Review Essay: Paul Conkin’s ‘The Uneasy Center'
Civil War Era Studies
Until the "linguistic turn" in the late 1980s, hardly any subdiscipline in American history had been as browbeaten for elitism, methodological anachronism, and, worst of all in the Sixties and Seventies, irrelevance as intellectual history. In 1979, in an effort to assess the damage their specialty had suffered since the heyday of Merle Curti, Ralph Henry Gabriel, and Perry Miller, a conference of American intellectual historians produced a remarkable volume of essays on New Directions in American Intellectual History, which at many points unwittingly documented intellectual history's problems-its naive conception of textuality, its weakness for determinism, its uncertainty in the face of the new social history rather than proposing solutions. As an editor of the book, Paul K. Conkin, was so dissatisfied with the meanderings of conference participants that, in a searching afterword, he asked whether the conference had managed in any meaningful way to define "the broader use or role of intellectual history," to tie together language and ideas, or even to define rationality. Conkin was most clearly aggrieved by the failure of intellectual historians to attempt the sort of grand synthetic treatment "of a national mind or character" exemplified by Richard Hofstadter and Miller and for "leaving this to the inadequate caricatures of the textbooks." [excerpt]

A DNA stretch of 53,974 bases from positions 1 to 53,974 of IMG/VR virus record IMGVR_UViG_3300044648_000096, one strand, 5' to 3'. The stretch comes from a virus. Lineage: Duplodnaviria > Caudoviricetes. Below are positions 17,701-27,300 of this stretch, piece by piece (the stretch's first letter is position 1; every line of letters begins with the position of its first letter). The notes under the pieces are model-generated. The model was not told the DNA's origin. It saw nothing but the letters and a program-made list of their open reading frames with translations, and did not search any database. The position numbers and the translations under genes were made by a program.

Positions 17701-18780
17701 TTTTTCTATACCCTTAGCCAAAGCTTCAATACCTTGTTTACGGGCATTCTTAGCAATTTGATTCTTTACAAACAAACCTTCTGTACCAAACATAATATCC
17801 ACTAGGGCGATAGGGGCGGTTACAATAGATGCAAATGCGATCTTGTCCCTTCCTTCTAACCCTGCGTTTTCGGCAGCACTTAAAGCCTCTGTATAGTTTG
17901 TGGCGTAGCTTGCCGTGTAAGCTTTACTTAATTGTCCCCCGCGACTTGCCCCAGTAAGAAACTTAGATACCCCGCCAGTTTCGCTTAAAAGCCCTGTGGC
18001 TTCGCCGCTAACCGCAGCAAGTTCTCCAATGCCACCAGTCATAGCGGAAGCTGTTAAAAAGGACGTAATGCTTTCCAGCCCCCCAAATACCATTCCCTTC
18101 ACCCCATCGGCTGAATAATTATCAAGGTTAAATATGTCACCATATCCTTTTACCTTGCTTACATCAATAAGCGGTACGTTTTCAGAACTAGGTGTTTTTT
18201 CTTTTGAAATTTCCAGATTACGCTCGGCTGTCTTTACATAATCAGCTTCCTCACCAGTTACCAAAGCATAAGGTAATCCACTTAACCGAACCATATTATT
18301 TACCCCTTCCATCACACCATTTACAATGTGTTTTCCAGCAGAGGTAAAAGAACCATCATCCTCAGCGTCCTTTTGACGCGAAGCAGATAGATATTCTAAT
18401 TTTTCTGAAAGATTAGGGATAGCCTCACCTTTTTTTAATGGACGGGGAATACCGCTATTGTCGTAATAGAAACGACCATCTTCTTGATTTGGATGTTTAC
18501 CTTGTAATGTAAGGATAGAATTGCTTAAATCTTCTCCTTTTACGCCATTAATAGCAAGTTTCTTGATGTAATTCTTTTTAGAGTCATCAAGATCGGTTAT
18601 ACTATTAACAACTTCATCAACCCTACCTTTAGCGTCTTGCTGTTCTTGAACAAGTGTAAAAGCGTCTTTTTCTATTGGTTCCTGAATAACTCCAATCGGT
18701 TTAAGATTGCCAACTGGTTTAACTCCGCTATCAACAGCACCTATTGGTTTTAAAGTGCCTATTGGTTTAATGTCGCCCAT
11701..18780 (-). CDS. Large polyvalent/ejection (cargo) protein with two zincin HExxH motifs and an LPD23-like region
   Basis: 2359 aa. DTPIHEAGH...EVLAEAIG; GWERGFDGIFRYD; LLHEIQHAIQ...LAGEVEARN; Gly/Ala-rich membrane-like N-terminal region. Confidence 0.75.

Guelzo, Allen C. "Review Essay: Paul Conkin’s ‘The Uneasy Center.'" William and Mary Quarterly 52.4 (October 1995), 759-764.
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